# 1.4: Diffusion

- Page ID
- 4151

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\(\newcommand{\avec}{\mathbf a}\) \(\newcommand{\bvec}{\mathbf b}\) \(\newcommand{\cvec}{\mathbf c}\) \(\newcommand{\dvec}{\mathbf d}\) \(\newcommand{\dtil}{\widetilde{\mathbf d}}\) \(\newcommand{\evec}{\mathbf e}\) \(\newcommand{\fvec}{\mathbf f}\) \(\newcommand{\nvec}{\mathbf n}\) \(\newcommand{\pvec}{\mathbf p}\) \(\newcommand{\qvec}{\mathbf q}\) \(\newcommand{\svec}{\mathbf s}\) \(\newcommand{\tvec}{\mathbf t}\) \(\newcommand{\uvec}{\mathbf u}\) \(\newcommand{\vvec}{\mathbf v}\) \(\newcommand{\wvec}{\mathbf w}\) \(\newcommand{\xvec}{\mathbf x}\) \(\newcommand{\yvec}{\mathbf y}\) \(\newcommand{\zvec}{\mathbf z}\) \(\newcommand{\rvec}{\mathbf r}\) \(\newcommand{\mvec}{\mathbf m}\) \(\newcommand{\zerovec}{\mathbf 0}\) \(\newcommand{\onevec}{\mathbf 1}\) \(\newcommand{\real}{\mathbb R}\) \(\newcommand{\twovec}[2]{\left[\begin{array}{r}#1 \\ #2 \end{array}\right]}\) \(\newcommand{\ctwovec}[2]{\left[\begin{array}{c}#1 \\ #2 \end{array}\right]}\) \(\newcommand{\threevec}[3]{\left[\begin{array}{r}#1 \\ #2 \\ #3 \end{array}\right]}\) \(\newcommand{\cthreevec}[3]{\left[\begin{array}{c}#1 \\ #2 \\ #3 \end{array}\right]}\) \(\newcommand{\fourvec}[4]{\left[\begin{array}{r}#1 \\ #2 \\ #3 \\ #4 \end{array}\right]}\) \(\newcommand{\cfourvec}[4]{\left[\begin{array}{c}#1 \\ #2 \\ #3 \\ #4 \end{array}\right]}\) \(\newcommand{\fivevec}[5]{\left[\begin{array}{r}#1 \\ #2 \\ #3 \\ #4 \\ #5 \\ \end{array}\right]}\) \(\newcommand{\cfivevec}[5]{\left[\begin{array}{c}#1 \\ #2 \\ #3 \\ #4 \\ #5 \\ \end{array}\right]}\) \(\newcommand{\mattwo}[4]{\left[\begin{array}{rr}#1 \amp #2 \\ #3 \amp #4 \\ \end{array}\right]}\) \(\newcommand{\laspan}[1]{\text{Span}\{#1\}}\) \(\newcommand{\bcal}{\cal B}\) \(\newcommand{\ccal}{\cal C}\) \(\newcommand{\scal}{\cal S}\) \(\newcommand{\wcal}{\cal W}\) \(\newcommand{\ecal}{\cal E}\) \(\newcommand{\coords}[2]{\left\{#1\right\}_{#2}}\) \(\newcommand{\gray}[1]{\color{gray}{#1}}\) \(\newcommand{\lgray}[1]{\color{lightgray}{#1}}\) \(\newcommand{\rank}{\operatorname{rank}}\) \(\newcommand{\row}{\text{Row}}\) \(\newcommand{\col}{\text{Col}}\) \(\renewcommand{\row}{\text{Row}}\) \(\newcommand{\nul}{\text{Nul}}\) \(\newcommand{\var}{\text{Var}}\) \(\newcommand{\corr}{\text{corr}}\) \(\newcommand{\len}[1]{\left|#1\right|}\) \(\newcommand{\bbar}{\overline{\bvec}}\) \(\newcommand{\bhat}{\widehat{\bvec}}\) \(\newcommand{\bperp}{\bvec^\perp}\) \(\newcommand{\xhat}{\widehat{\xvec}}\) \(\newcommand{\vhat}{\widehat{\vvec}}\) \(\newcommand{\uhat}{\widehat{\uvec}}\) \(\newcommand{\what}{\widehat{\wvec}}\) \(\newcommand{\Sighat}{\widehat{\Sigma}}\) \(\newcommand{\lt}{<}\) \(\newcommand{\gt}{>}\) \(\newcommand{\amp}{&}\) \(\definecolor{fillinmathshade}{gray}{0.9}\)**Diffusion** is the process by which matter, or properties carried by matter, like momentum, heat, solute, or suspended sediment, is transported from one part of a medium to another by random motions, molecular or macroscopic, in the presence of a spatial variation, or gradient, in average concentration of matter or the property. The essential factors in diffusion are thus the presence of random movements within the medium and a spatial gradient of some quantity or property. There cannot be diffusive transport without the concurrent existence of both conditions.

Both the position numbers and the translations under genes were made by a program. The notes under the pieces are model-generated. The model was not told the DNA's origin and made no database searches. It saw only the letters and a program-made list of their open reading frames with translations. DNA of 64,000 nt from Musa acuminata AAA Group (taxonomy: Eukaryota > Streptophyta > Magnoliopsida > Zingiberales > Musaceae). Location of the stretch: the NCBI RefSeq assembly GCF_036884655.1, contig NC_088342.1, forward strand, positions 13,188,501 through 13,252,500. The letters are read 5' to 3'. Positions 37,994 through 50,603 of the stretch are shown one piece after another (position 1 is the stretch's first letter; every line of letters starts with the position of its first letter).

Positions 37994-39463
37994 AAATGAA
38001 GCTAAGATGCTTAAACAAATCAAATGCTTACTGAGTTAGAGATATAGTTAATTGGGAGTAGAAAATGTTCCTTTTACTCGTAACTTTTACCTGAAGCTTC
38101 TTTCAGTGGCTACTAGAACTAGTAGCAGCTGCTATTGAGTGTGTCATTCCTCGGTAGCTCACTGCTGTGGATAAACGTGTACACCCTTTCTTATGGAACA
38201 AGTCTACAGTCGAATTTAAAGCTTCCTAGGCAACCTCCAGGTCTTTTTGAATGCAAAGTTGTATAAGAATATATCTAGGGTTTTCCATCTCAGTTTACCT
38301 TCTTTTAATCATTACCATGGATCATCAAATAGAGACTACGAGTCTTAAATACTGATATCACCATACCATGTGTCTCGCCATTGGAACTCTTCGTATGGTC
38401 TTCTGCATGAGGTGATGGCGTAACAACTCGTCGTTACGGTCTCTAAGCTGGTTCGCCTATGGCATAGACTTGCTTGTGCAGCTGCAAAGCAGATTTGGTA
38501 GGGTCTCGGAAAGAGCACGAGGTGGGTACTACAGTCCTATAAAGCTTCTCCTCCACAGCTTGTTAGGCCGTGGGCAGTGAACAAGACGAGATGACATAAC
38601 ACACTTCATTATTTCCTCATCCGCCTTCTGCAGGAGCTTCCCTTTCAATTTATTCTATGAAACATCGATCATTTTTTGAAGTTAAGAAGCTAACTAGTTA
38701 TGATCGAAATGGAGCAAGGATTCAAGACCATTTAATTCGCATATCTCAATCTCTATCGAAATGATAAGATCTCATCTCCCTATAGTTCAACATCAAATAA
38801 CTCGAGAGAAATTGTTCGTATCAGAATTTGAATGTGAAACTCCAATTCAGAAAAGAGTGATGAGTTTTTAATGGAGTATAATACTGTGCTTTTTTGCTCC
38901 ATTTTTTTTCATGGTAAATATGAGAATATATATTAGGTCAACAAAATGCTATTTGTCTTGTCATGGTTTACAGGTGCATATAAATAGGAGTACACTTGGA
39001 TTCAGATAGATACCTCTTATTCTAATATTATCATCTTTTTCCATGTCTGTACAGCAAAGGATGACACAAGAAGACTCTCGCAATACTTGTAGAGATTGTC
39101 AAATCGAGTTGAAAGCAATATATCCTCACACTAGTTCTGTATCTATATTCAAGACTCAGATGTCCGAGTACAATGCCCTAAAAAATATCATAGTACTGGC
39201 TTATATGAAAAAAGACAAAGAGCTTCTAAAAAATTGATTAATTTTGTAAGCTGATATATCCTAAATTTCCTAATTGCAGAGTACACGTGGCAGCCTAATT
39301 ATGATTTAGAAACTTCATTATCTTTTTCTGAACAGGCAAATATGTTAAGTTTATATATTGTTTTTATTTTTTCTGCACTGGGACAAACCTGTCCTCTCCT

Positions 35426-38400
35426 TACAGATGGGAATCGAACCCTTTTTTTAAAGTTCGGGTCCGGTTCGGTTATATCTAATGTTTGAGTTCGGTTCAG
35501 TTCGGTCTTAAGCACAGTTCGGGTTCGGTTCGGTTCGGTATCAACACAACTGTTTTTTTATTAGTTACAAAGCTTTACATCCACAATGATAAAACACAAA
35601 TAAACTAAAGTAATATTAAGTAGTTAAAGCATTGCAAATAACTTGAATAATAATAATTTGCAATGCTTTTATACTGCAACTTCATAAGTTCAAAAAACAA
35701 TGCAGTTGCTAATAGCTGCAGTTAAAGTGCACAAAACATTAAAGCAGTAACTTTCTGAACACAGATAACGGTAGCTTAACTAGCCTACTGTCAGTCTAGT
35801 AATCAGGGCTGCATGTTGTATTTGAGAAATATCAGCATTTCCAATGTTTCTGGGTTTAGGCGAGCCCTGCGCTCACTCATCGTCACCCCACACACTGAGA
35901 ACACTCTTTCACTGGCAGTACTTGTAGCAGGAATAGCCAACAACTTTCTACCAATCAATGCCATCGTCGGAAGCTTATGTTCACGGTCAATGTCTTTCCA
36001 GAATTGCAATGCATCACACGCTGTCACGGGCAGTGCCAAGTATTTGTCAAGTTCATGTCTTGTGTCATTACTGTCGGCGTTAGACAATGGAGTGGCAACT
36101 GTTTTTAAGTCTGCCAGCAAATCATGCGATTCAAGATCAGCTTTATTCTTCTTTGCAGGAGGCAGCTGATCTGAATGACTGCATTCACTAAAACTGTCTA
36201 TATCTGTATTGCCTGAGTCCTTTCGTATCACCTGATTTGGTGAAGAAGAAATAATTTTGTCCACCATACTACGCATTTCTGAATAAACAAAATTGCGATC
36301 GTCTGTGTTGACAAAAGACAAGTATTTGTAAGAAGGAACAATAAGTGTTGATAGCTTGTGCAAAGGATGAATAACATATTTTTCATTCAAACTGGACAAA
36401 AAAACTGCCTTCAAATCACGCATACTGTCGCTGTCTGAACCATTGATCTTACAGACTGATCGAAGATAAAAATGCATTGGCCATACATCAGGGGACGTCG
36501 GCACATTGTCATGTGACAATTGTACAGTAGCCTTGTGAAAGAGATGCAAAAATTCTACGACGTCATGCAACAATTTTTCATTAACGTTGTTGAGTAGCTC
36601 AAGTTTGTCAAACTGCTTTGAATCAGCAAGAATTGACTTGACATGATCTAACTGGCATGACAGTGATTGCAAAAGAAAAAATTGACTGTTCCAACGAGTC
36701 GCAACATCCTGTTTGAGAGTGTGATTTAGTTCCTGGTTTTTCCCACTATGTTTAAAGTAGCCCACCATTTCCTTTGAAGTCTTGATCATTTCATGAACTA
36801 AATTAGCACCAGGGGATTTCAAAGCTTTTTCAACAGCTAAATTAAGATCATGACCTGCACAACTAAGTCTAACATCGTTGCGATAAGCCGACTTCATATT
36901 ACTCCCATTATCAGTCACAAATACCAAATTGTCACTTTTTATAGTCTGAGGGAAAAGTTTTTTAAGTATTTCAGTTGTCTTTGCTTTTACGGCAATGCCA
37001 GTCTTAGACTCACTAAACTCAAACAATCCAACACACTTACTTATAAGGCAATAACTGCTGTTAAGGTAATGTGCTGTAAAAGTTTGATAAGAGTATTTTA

A good way to understand the nature of diffusion is to think about a simple hypothetical example. Suppose that you erect a vertical wall or barrier across the middle of a large room and manage somehow to fill one side of the room with white air molecules and the other side of the room with black air molecules (Figure \(\PageIndex{1}\)). At some particular time you instantaneously remove the barrier. Watch the exchange of speeding molecules across the plane once occupied by the barrier. In any small time interval the numbers of molecules passing in one direction across that plane is almost exactly equal to the numbers of molecules passing in the other direction, because the concentration of molecules stays the same everywhere, on the average, or else pressure differences from place to place would cause a net movement of air from higher pressure to lower pressure.